• a. F = 0,5 was agreed to be valid for independent tanks without insulation and not only for pressure vessels (type C tanks) as proposed by DE-XII-3. In addition the effect of an insulation system was included by DE-110 by proposing it for uninsulated tanks. This appears to give credit to the fact that these tanks are independent from the ship structure which is subjected to the fire.
  • b. F = 0,2, which was completely in brackets in DE-XII-3, was agreed to cover independent tanks with insulation. This appears to be the final conclusion on giving credit to tank insulation. It appears there was a decision not to limit this to insulation systems that are fireproof since the insulation is shielded by the cargo hold, the access to air is limited and, therefore, the duration of a fire will only affect small parts of the insulation so that a large heat increase is needed and melted parts of the insulation still remains on the tank surface.
  • c. F = 0,1 for insulated independent tanks in inerted holds and for membrane tanks gives credit to the exclusion of any fire by lack of oxygen as already stated in DE-XII-3.

11 Norway submitted DE/144 on 2 July 1974 with the following proposals:

  • a. Where F = 0,5, add «Foam plastics are not regarded as fire resistant materials».
  • b. Where F = 0,5, delete the wording within the square brackets (Approval will be based on the use of an approved fire proofing material, the thermal conductance of the insulation, and its stability under fire exposure.)
  • c. Delete all references to fire exposure factors lower than F = 0,5.
  • d. Delete footnote and insert «In specific cases consideration should be given by the Administration to fire exposure factors less than specified above, based on a review of insulation and surrounding hull structure».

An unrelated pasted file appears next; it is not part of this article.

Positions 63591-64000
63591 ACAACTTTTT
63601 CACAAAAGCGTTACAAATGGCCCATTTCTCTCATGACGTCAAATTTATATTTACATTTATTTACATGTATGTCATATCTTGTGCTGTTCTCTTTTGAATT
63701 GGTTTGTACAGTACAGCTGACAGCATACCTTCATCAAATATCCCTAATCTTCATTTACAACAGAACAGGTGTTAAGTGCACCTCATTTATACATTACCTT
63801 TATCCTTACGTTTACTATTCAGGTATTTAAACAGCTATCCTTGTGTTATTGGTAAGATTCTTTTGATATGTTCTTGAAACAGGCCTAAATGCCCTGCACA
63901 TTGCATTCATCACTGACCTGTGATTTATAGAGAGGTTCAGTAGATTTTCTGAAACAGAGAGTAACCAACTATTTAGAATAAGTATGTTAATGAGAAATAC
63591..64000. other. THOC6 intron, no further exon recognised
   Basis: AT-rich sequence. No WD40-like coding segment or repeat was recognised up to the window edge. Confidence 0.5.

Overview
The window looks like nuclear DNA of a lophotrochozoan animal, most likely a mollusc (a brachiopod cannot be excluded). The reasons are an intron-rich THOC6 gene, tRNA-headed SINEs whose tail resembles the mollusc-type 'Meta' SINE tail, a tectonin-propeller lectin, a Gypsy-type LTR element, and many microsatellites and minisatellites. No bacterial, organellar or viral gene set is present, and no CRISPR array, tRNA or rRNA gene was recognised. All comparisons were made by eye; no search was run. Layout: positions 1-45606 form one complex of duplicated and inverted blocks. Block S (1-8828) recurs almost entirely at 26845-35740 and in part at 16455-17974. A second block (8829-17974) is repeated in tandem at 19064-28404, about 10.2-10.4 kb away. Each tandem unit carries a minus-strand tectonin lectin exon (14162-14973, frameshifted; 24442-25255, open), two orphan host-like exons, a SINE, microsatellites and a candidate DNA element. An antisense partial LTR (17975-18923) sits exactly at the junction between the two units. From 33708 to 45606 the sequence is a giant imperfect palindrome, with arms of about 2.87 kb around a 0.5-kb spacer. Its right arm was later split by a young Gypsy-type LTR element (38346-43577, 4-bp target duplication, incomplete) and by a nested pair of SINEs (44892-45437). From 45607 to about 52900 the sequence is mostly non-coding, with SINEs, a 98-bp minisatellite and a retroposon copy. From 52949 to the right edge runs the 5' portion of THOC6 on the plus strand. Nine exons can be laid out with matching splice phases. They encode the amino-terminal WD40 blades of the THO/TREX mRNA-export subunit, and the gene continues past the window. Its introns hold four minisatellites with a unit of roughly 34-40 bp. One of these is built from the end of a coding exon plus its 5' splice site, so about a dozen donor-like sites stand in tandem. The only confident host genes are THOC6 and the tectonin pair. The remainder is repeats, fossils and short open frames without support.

• e. Delete present reference to external surface area of the tank (A) and insert A = external surface of the tank (sq metres). Delete the remainder of this sentence.
  • f. Insert «In specific cases consideration should be given by the Administration to an A – value less than specified above where fire exposure is not liable to affect parts of the tank surface area».

12 Resolution. 328(IX) dated 17 December 1975 was the first version of IGC Code:

  • a. Included the equations as proposed in DE/75 with the value of F proposed by Germany in DE/110.
  • b. It would appear that none of the recommendations of DE/144 were adopted.
  • c. A metric as well as British version was provided.

In general the review indicated that the fire factors were defined in a well balanced engineering judgment process (as also claimed by NAS to be necessary even if more fire testing data is available). The review of papers submitted and reports from the working group meetings reflect that in the selection of the values of F consideration was given to the suitability of various insulation systems to fire exposure as well as the protection provided by the vessel’s structure, including the tank cover.

Other Standards